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Re: PICS and accessibility

From: Judy Brewer <JBrewer@w3.org>
Date: Wed, 21 Jan 1998 11:21:34 -0500
Message-Id: <>
To: w3c-wai-ig@w3.org
Liddy Nevile is on the road, & has seen some of these e-mails but not been
able to respond yet.  So I will try to summarize her reaction, & then let
her speak for herself when she gets back on line more.  

Yes, this discussion better suits the Rating & Certification Interest Group
for which Liddy is developing a charter.  But given that the list isn't up
yet, this discussion has served as a good airing of some issues, also ones
she is considering.  The RC IG (name still may be changed) will be looking
at a variety of ways to accomplish evaluation and/or validation of
accessibility, so PICS is not a "given" as the tool in this area.

I'd like to ask people at this point to send additional comments directly
to Liddy at liddy@rmit.edu.au rather than to continue extensive discussion
on this topic on this list.  Once the Call for Participation goes out for
that Interest Group, which should be within the next several weeks, those
interested can pursue the discussion there.



At 09:29 AM 1/21/98 -0500, Mike Paciello wrote:
>I'd like to second Joshs' note that this discussion better suits the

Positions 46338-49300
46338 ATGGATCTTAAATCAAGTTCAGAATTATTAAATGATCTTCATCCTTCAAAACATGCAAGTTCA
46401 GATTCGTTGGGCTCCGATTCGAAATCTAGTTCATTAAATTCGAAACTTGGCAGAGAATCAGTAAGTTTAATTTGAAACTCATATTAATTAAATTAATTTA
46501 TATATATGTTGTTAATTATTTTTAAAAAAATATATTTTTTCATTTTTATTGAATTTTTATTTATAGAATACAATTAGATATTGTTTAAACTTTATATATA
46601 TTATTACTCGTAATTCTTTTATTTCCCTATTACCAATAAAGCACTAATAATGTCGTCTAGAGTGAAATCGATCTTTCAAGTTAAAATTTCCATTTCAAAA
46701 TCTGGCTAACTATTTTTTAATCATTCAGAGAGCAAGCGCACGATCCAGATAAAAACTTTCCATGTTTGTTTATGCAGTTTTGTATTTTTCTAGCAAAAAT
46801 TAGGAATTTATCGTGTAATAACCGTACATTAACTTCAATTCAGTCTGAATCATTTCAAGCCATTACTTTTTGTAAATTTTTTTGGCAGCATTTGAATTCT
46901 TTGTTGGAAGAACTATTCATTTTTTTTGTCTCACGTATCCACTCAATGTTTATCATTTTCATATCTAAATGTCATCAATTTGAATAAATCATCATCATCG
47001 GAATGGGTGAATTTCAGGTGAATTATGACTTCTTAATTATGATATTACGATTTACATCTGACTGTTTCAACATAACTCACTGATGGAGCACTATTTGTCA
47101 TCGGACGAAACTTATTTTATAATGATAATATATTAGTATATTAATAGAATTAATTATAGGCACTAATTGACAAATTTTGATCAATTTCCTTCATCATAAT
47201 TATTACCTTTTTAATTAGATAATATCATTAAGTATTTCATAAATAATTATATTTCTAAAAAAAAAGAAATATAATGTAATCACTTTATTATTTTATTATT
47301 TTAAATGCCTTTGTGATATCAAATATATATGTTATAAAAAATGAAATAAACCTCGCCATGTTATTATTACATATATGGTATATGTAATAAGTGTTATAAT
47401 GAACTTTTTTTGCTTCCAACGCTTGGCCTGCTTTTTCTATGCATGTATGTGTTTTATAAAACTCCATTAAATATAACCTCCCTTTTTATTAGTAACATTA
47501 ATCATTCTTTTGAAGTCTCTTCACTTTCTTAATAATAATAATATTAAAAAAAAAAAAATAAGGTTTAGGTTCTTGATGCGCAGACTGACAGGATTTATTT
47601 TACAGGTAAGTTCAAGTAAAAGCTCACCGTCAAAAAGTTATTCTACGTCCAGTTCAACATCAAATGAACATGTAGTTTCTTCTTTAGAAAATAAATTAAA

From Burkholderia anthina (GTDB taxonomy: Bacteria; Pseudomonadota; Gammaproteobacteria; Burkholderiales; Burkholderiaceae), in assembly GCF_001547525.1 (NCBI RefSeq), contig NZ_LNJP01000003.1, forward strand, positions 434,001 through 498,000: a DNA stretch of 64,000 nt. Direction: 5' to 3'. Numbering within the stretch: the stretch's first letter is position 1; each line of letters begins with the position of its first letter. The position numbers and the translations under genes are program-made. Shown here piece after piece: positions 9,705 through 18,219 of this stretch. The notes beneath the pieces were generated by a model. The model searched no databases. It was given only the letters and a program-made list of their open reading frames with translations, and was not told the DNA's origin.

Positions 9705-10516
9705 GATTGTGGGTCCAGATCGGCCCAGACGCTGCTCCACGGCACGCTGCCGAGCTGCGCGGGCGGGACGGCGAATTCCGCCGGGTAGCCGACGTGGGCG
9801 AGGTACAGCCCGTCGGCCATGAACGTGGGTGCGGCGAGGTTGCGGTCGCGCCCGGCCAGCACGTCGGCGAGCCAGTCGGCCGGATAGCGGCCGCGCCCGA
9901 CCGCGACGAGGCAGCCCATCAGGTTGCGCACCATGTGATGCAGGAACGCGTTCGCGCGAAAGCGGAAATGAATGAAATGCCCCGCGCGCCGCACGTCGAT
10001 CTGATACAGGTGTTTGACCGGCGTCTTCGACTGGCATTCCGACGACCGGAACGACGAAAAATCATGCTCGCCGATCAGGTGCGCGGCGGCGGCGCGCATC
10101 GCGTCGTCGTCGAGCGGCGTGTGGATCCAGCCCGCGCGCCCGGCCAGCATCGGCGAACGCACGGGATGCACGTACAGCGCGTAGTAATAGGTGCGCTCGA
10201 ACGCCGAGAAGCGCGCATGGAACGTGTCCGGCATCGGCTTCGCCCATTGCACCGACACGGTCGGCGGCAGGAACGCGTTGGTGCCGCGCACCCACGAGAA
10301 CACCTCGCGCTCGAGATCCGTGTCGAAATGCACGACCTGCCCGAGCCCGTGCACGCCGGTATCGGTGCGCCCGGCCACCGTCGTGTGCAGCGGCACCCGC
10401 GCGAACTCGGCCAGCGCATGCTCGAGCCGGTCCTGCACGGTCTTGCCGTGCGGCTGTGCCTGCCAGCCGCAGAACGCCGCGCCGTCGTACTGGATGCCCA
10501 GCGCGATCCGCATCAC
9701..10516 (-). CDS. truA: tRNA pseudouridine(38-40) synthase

>PICS-WG and Libby Neville. 
>Having said that, I'll voice my meager opinion anyway...There is a
>fundamental question, perhaps two or three that really need to be answered
>in light web usage and PICS:
>1. Why? What *real* purpose would it serve? What is goal are we really
>trying to achieve?
>2. What is the inherent benefit of PICS in light of accessibility -- a tool
>or a rating system?
>3. Are there other alternatives?
>(Actually, that's 5 questions, isn't it...)
>I've thought about this lately, particularly as a result of the discussion
>thread. I am not convinced that a PICS based service will really do
>anything as a certification or rating system -- unless perhaps someone is
>in the business of certifying or rating web sites. Seems to me that those
>services died a long time ago. Fewer and fewer sites included the Magellen
>or Top 5% logo's anymore. Perhaps those in the writing business would see
>similar value....but I doubt anyone else, particularly from a business